Descripción de editorial
Andi lives in New York and is dealing with the emotional turmoil of her younger brother's accidental death. Alex lives in Paris and is a companion to the dauphin, the young son of Marie-Antoinette and Louis XVI, during the violent days of the French Revolution. When Andi is sent to Paris to get her out of the trouble she's so easily enveloped by in New York, their two stories collide, and Andi finds a way to reconcile herself not only to her past but also to her future. This is a heart-wrenchingly beautiful, evocative portrait of lives torn apart by grief and mended by love.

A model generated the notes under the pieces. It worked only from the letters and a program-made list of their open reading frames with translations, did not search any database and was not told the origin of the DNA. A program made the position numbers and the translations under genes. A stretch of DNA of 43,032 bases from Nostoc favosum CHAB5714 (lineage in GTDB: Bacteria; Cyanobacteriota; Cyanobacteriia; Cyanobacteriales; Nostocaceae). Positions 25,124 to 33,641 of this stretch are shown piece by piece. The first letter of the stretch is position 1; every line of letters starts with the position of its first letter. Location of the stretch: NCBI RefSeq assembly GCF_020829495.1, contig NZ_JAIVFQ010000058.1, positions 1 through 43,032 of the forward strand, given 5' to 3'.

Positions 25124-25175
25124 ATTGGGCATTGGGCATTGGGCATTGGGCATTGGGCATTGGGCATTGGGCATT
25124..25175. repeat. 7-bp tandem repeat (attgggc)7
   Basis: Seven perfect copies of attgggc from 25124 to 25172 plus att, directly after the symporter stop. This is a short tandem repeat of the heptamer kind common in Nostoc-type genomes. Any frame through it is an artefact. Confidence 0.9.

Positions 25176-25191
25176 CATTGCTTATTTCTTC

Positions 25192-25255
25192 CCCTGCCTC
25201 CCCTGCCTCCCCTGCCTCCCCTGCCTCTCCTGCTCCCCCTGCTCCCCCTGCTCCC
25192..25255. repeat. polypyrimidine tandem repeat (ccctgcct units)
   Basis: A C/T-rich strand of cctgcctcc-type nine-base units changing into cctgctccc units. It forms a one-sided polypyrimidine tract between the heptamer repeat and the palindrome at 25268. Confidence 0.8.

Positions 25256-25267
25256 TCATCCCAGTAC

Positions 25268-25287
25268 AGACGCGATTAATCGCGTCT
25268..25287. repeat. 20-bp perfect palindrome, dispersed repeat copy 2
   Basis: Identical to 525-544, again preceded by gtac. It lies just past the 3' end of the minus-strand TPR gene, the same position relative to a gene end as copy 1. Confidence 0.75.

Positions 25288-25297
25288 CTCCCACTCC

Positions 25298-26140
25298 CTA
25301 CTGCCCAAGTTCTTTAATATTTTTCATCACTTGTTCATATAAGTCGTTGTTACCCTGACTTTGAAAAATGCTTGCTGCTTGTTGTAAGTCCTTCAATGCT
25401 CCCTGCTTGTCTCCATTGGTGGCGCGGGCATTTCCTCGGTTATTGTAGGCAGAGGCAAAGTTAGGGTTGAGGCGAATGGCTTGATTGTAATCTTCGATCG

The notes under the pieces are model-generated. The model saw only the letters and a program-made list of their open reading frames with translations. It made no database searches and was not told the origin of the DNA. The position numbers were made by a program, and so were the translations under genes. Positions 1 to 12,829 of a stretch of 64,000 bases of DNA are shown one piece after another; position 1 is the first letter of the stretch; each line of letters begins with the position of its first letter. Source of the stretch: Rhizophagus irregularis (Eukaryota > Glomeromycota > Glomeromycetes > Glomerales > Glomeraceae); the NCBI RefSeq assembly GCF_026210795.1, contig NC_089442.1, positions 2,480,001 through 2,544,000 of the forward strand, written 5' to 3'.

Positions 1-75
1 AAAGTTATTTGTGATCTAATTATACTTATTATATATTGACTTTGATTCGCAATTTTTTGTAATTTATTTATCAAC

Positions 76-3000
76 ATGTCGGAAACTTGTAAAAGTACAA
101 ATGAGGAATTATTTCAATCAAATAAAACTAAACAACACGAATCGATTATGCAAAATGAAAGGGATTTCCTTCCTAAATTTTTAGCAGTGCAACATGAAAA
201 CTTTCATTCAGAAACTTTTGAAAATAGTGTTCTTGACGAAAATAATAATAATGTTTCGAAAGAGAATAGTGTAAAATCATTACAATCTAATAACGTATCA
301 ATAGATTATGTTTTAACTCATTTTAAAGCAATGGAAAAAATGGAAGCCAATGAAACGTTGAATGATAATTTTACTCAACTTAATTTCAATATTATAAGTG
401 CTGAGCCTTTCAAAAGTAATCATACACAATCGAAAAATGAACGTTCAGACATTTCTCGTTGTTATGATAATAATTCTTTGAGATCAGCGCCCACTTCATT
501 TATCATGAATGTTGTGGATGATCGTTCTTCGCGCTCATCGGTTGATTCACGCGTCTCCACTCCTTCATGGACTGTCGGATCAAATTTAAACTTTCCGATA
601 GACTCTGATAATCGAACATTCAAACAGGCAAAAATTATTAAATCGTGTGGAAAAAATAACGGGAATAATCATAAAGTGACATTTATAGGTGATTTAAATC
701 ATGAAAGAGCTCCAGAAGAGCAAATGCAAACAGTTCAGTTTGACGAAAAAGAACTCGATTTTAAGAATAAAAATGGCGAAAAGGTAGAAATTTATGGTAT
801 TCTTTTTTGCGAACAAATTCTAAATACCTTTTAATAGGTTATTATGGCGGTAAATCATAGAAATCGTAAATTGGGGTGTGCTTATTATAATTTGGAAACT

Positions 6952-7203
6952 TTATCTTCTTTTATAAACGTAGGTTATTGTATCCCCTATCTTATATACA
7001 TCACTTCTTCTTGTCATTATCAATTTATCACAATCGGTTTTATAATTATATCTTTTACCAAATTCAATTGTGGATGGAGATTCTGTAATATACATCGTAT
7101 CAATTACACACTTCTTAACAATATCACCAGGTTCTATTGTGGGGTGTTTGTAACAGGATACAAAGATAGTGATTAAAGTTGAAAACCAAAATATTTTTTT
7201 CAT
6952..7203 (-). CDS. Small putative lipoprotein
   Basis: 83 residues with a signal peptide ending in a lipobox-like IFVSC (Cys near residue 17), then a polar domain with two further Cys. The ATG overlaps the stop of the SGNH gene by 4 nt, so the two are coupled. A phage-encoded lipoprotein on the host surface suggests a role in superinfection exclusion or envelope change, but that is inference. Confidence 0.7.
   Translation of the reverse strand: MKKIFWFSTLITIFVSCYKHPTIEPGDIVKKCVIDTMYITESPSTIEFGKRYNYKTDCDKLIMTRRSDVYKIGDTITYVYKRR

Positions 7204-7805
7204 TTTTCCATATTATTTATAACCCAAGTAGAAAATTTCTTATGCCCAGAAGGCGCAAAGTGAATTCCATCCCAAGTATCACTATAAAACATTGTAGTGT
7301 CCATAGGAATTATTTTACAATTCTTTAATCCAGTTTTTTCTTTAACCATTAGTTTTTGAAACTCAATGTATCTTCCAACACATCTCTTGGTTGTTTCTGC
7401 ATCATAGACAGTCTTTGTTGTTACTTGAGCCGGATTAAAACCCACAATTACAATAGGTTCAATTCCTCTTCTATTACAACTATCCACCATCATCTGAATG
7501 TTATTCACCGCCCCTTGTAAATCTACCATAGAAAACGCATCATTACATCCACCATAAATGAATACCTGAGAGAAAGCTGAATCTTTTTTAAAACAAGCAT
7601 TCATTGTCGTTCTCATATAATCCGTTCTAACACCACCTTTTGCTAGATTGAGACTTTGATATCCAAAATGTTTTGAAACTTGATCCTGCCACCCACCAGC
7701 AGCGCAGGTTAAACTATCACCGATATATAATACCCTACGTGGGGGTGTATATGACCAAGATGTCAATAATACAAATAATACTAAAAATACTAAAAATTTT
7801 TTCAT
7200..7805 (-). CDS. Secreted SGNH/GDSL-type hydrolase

Donnelly (A Northern Light) melds contemporary teen drama with well-researched historical fiction and a dollop of time travel for a hefty read that mostly succeeds. Andi Alpers is popping antidepressants and flunking out of her Brooklyn prep school, grieving over her younger brother's death. She finds solace only when playing guitar. When the school notifies her mostly absent scientist father that she's flirting with expulsion, he takes Andi to Paris for Christmas break, where he's testing DNA to see if a preserved heart really belonged to the doomed son of Louis XVI and Marie Antoinette. Andi is ordered to work on her senior thesis about a (fictional) French composer. Bunking at the home of a renowned historian, Andi finds a diary that relates the last days of Alexandrine, companion to (you guessed it) the doomed prince. The story then alternates between Andi's suicidal urges and Alexandrine's efforts to save the prince. Donnelly's story goes on too long, but packs in worthy stuff. Musicians, especially, will appreciate the thread about the debt rock owes to the classics. Ages 14 up.